Pediatrician Dr. Jim Sears demonstrates how doctors correct a newborn’s abnormal frenulum, which creates a “tongue-tied” effect, by clipping the tongue slightly.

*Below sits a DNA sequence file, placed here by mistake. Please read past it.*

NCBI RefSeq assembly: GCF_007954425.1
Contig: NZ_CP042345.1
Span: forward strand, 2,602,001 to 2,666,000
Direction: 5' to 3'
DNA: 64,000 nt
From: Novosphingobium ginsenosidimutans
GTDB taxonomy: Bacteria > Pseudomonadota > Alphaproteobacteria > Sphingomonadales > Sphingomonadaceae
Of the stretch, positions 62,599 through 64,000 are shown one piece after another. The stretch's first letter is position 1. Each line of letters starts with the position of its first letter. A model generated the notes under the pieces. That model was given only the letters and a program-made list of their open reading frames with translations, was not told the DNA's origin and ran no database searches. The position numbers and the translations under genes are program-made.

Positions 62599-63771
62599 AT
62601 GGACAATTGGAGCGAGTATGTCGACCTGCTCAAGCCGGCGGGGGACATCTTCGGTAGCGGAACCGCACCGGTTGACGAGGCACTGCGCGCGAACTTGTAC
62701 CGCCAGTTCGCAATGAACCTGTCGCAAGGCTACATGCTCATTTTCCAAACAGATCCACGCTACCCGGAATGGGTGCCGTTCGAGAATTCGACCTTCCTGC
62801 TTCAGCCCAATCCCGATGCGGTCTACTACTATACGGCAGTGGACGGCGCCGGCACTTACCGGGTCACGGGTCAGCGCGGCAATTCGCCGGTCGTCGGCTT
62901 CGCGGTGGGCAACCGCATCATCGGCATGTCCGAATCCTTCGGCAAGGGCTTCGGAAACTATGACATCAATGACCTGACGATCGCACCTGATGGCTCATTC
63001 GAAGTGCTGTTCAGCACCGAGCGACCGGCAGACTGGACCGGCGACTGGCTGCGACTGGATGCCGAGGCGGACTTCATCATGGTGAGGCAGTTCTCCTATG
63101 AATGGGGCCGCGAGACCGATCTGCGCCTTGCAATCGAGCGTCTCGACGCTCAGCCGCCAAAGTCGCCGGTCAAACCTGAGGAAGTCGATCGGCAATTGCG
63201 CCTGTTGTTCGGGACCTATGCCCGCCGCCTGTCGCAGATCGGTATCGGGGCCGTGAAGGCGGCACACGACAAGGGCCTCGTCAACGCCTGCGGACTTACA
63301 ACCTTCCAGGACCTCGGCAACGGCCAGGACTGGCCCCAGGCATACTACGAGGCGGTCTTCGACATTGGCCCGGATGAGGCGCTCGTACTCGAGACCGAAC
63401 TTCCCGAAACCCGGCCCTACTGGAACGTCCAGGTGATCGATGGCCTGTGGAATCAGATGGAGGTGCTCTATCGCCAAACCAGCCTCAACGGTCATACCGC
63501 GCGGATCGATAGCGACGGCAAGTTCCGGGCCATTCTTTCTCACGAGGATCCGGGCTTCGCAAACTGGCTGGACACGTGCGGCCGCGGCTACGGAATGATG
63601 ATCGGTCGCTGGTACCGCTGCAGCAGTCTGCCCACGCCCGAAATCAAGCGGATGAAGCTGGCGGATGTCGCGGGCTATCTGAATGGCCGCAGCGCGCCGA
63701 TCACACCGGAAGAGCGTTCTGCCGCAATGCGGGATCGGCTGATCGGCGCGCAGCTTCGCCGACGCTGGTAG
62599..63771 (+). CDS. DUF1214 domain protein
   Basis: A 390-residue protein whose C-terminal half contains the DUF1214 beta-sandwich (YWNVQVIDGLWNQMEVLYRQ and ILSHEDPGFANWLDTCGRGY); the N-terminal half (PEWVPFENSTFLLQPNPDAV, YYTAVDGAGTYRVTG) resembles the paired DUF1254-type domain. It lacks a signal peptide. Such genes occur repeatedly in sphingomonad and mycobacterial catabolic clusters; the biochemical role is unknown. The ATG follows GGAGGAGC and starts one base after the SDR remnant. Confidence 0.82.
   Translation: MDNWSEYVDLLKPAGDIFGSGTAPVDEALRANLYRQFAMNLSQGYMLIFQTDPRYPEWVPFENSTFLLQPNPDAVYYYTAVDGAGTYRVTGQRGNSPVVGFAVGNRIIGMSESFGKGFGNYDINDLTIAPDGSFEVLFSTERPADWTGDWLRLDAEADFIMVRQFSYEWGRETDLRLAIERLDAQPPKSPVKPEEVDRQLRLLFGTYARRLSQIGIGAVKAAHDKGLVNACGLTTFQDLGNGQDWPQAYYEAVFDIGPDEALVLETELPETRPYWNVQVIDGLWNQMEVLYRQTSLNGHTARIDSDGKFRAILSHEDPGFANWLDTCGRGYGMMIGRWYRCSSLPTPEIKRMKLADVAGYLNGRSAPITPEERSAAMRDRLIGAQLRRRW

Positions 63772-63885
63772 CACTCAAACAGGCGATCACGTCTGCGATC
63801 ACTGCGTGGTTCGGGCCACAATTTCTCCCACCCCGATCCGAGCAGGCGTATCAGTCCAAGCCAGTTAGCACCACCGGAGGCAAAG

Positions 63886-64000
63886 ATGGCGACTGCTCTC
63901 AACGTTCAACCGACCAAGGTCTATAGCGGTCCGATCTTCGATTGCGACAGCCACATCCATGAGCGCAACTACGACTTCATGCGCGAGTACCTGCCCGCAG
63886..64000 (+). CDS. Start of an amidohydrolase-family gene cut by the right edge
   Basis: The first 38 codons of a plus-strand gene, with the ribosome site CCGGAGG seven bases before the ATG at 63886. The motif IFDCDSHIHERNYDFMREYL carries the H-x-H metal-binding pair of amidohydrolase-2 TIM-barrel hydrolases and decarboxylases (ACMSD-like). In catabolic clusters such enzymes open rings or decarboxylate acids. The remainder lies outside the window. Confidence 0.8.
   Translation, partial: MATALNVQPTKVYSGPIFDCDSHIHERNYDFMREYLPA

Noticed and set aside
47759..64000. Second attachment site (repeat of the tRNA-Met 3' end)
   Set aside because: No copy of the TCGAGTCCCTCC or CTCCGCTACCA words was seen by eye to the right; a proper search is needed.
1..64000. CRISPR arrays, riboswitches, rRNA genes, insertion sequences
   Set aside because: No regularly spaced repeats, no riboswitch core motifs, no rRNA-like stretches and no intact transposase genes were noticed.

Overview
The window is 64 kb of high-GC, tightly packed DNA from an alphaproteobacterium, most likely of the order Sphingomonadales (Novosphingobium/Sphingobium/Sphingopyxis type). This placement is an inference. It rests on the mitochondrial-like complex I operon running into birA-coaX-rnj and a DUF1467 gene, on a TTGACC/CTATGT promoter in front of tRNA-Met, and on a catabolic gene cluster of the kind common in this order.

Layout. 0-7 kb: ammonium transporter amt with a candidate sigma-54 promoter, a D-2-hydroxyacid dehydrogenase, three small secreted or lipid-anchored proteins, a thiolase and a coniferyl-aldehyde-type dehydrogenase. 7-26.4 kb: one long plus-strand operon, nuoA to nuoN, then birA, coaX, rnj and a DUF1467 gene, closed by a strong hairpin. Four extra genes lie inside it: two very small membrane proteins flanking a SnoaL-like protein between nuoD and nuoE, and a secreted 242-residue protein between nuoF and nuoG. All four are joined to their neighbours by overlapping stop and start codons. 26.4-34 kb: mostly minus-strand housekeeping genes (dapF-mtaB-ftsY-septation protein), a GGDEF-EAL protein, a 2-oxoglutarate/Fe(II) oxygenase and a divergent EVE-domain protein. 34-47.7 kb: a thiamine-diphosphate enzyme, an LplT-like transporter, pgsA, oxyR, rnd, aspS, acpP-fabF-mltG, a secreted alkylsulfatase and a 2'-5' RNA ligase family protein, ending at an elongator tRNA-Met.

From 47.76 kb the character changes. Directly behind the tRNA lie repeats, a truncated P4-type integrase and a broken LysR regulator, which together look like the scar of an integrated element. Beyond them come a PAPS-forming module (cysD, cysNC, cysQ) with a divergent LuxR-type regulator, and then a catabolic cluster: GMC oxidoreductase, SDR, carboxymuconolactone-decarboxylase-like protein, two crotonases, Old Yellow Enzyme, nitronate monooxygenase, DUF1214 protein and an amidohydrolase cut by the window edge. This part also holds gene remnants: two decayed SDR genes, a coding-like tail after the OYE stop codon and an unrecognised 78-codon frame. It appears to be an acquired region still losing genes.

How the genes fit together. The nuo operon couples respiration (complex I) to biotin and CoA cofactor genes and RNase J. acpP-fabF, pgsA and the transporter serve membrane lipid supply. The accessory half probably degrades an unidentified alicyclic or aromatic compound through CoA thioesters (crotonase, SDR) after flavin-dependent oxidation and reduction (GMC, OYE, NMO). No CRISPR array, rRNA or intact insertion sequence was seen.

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Treating Tongue-Tied Newborns Dr. Travis Stork: We received this email from a concerned parent in Texas. She writes, “Dr. Sears, my newborn is having trouble breastfeeding and my doctor says it may be that she’s tongue-tied. What does that mean?” sincerely Clara Rodack. Dr. Jim Sears: Oh Clara well the medical term for this is called ankyloglossia I just like to call it tongue tied now what it is, is when that little flap of tissue underneath the tongue is a little too thick it ties your tongue down and basically in babies it causes core feeding in older people it causes speech problems and the problem is if you fix it early it’s a lot easier so let me just show you what I'm talking about. This is a normal frenulum this is that flap of little skin underneath the tongue. And normally it attaches about half way up the tongue allowing the tongue to do its job. You know move freely in and out of the mouth for feeding, talking and all that kind of stuff. But if you have tongue-tie the frenulum is going to be a lot thicker. Now this is an older child with tongue-tie and as you can see here the tongue is just not able to move outside the mouth and you talk like this if you have tongue tie. So if you wait until you're older to fix it you can see this is pretty thick and to cut through it there's a lot of nerves in there a lot of bloods apply you got to numb it up and there's stitches and there's bleeding it’s a pretty complicated procedure but if you fix it when you're young it’s a lot easier. Let me show you this. On a baby the frenulum is still a lot thinner and it’s a really simply procedure. You can do it in the office simply just get the baby to open the mouth usually crying take a blood scissor and you just go in there and you take a little snip of the frenulum right down at the basic of the tongue there's no nerves in there there's no bleeding the baby doesn’t feel it at all and it’s as simple as cutting finger nails. Dr. Travis Stork: There's no numbing involved. Dr. Jim Sears: No, the nerves aren’t there yet. If they can recognize tongue-tie then send them to a specialist or a pediatrician that can clip it and it fixes the problem. Dr. Travis Stork: Thank you Dr. Sears thank you very much for that education we appreciate it.